An Introduction to Variational Methods for Graphical Methods
 Machine Learning
, 1998
"... . This paper presents a tutorial introduction to the use of variational methods for inference and learning in graphical models (Bayesian networks and Markov random fields). We present a number of examples of graphical models, including the QMRDT database, the sigmoid belief network, the Boltzmann m ..."
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Cited by 8 (0 self)
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. This paper presents a tutorial introduction to the use of variational methods for inference and learning in graphical models (Bayesian networks and Markov random fields). We present a number of examples of graphical models, including the QMRDT database, the sigmoid belief network, the Boltzmann machine, and several variants of hidden Markov models, in which it is infeasible to run exact inference algorithms. We then introduce variational methods, which exploit laws of large numbers to transform the original graphical model into a simplified graphical model in which inference is efficient. Inference in the simpified model provides bounds on probabilities of interest in the original model. We describe a general framework for generating variational transformations based on convex duality. Finally we return to the examples and demonstrate how variational algorithms can be formulated in each case.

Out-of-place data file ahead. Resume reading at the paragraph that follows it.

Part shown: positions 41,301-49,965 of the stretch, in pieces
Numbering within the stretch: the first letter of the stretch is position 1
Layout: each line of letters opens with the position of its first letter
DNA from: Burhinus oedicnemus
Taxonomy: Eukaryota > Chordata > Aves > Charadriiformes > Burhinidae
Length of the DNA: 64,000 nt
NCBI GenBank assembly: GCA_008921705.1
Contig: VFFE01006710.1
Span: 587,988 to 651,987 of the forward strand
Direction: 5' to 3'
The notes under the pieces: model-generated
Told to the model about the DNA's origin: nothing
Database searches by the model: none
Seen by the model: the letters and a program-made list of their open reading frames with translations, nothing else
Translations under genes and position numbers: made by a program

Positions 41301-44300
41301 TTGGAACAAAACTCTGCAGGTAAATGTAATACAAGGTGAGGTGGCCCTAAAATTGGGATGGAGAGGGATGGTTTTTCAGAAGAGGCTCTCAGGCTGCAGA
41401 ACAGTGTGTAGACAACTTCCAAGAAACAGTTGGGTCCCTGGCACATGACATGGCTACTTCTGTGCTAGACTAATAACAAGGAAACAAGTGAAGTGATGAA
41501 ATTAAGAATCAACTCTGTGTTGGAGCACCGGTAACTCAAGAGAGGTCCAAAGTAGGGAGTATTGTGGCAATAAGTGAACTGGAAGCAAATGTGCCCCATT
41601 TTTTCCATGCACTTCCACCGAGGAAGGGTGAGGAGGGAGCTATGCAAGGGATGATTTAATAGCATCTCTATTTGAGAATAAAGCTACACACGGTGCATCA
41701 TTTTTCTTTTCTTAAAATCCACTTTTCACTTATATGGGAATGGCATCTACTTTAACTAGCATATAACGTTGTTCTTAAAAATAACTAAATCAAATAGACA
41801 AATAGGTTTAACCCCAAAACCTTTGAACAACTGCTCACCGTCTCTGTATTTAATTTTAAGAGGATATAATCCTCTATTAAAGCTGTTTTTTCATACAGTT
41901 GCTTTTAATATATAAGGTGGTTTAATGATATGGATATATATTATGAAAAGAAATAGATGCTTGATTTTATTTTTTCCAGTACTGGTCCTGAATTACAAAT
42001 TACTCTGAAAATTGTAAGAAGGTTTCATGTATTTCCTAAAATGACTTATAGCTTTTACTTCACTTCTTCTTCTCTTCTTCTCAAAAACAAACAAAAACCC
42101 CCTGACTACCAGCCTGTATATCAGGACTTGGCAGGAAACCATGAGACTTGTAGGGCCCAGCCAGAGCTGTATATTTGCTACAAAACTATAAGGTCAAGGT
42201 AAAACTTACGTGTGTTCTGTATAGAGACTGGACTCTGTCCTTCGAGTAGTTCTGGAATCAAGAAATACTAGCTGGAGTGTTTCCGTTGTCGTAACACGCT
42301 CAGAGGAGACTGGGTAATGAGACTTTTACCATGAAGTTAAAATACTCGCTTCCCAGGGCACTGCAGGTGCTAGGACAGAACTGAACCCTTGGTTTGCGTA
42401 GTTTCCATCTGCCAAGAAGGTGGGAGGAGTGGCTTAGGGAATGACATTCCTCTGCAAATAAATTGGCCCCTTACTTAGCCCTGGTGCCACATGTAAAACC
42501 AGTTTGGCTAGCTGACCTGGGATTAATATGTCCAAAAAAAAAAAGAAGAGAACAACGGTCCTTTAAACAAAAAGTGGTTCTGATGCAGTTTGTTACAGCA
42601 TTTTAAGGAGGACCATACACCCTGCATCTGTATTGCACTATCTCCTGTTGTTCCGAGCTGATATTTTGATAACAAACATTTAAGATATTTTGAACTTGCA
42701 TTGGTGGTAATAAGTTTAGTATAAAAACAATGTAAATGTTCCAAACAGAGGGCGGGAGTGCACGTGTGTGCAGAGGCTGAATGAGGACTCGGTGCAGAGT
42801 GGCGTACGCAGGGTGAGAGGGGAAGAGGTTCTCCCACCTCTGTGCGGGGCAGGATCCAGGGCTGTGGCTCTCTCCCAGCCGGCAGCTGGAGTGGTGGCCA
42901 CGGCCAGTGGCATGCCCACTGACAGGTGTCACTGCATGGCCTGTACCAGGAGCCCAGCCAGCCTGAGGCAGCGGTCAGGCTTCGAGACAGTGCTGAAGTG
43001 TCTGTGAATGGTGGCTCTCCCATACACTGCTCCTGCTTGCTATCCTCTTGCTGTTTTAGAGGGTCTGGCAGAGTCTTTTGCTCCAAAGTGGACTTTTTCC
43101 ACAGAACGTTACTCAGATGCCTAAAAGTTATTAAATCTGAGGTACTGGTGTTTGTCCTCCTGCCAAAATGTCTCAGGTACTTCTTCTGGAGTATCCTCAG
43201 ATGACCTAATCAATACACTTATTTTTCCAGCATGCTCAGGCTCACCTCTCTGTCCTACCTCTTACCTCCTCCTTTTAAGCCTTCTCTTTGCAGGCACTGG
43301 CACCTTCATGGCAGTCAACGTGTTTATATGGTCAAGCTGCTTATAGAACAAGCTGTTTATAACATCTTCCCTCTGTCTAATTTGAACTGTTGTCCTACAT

A Unifying Probabilistic Perspective for Spectral Dimensionality Reduction: Insights and New Models
"... We introduce a new perspective on spectral dimensionality reduction which views these methods as Gaussian Markov random fields (GRFs). Our unifying perspective is based on the maximum entropy principle which is in turn inspired by maximum variance unfolding. The resulting model, which we call maximu ..."
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We introduce a new perspective on spectral dimensionality reduction which views these methods as Gaussian Markov random fields (GRFs). Our unifying perspective is based on the maximum entropy principle which is in turn inspired by maximum variance unfolding. The resulting model, which we call maximum entropy unfolding (MEU) is a nonlinear generalization of principal component analysis. We relate the model to Laplacian eigenmaps and isomap. We show that parameter fitting in the locally linear embedding (LLE) is approximate maximum likelihood MEU. We introduce a variant of LLE that performs maximum likelihood exactly: Acyclic LLE (ALLE). We show that MEU and ALLE are competitive with the leading spectral approaches on a robot navigation visualization and a human motion capture data set. Finally the maximum likelihood perspective allows us to introduce a new approach to dimensionality reduction based on L1 regularization of the Gaussian random field via the graphical lasso. 1.